IP over satellite for ISPs
Telecoms and connectivity providers have started using satellite communications to bypass the increasingly clogged terrestrial and submarine networks to complement their backbone connectivity or to supplement them where they are not yet available. This approach takes advantage of the fact that satellite is not a real point-to-point connection like cable, but a connection that allows the delivery to multiple points at the same time. This allows for simultaneous updating of multiple caching, proxy or mirroring servers.
IP via satellite for ISPs
In much the same way, it is possible to push Internet content to and even over the edges of existing networks. When it is necessary to provide large amounts of content to places that are poorly connected to the Internet, it is now possible to push content to local PoPs (Point of Presence) edge servers. These can then in turn serve as ISPs to the local users or user communities.
Although cable may be the preferred way to connect areas with a concentrated demand for access (like cities or densely populated areas), satellite communications can still assist local ISPs especially when there is not yet a reliable wired connection to the Network Access Points or the Metropolitan Access Exchange points on the backbone. This is also practical when a large quantity of content needs to be transported between two particular points and high-capacity cable connections are not available.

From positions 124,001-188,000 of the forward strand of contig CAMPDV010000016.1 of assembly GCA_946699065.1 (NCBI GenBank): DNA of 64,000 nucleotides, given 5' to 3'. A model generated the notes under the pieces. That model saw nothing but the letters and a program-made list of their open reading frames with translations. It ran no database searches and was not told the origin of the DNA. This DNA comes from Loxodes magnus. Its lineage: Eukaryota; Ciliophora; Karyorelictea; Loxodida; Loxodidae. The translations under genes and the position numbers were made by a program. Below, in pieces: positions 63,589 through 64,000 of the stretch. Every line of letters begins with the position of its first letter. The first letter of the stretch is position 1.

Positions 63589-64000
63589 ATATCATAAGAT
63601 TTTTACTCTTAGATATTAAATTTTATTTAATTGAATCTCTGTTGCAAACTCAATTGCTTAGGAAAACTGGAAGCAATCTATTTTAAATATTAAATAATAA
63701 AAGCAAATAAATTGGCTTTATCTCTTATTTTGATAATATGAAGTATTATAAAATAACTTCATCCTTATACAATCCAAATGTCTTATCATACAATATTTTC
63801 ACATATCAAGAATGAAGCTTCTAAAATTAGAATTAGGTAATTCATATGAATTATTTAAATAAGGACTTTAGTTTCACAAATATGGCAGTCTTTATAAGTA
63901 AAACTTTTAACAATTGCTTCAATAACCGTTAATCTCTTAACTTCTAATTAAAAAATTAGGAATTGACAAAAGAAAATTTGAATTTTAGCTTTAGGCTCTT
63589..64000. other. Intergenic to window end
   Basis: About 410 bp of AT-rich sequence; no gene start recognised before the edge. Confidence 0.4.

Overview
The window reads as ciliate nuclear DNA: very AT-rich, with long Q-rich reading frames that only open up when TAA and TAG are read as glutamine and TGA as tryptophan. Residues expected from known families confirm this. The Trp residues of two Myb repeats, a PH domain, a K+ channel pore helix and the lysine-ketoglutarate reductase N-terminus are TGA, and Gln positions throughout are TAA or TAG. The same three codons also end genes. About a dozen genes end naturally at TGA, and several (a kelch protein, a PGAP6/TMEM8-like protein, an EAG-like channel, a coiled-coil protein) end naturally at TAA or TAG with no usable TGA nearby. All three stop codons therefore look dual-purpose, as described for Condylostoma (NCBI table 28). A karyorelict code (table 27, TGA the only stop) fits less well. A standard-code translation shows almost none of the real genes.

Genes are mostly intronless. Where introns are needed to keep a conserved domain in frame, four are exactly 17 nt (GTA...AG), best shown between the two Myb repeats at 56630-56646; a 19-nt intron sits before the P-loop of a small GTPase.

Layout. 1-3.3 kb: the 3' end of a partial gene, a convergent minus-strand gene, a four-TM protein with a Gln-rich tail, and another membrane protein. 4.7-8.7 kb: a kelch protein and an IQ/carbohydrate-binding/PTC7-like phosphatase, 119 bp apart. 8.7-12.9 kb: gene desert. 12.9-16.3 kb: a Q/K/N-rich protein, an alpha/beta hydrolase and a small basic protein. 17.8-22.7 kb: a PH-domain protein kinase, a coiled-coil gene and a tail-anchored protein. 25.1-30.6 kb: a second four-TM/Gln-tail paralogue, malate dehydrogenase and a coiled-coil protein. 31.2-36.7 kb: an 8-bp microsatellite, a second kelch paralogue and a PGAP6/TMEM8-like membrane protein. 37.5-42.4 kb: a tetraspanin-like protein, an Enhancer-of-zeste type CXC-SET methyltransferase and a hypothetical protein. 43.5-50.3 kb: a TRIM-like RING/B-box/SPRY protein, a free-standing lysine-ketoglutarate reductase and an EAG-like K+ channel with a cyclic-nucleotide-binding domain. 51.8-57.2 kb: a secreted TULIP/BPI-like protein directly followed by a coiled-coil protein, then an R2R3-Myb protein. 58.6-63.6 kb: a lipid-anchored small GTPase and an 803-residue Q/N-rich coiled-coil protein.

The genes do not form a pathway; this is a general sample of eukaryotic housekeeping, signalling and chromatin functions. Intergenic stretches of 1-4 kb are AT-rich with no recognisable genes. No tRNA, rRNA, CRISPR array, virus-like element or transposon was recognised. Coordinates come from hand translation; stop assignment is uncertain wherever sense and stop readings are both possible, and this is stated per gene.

Corporate or institutional VSAT networks
A particular application of data via satellite is VSAT (Very Small Aperture Terminal) networks. Organisations with many remote affiliates can create a private high-speed satellite intranet, which links the main office reliably with all local sites. Within and amongst institutions there is an ever-growing need to communicate and to enhance the existing networks, both human and physical. These networks, comparable to the corporate or institutional networks of large multinational companies or international institutions, today need high speed, reliable and cost-effective communications. This is especially true when the locations are dispersed over remote regions and multiple countries, and barely connectable via a terrestrial network infrastructure. In this case, satellite communications are an effective way to provide private or secure data networks. VSAT can provide a complete network capable of connecting all sites and connecting to the Internet, wherever the facilities are located or wherever facilities will be located in the foreseeable future, including the homes of staff, members, students etc.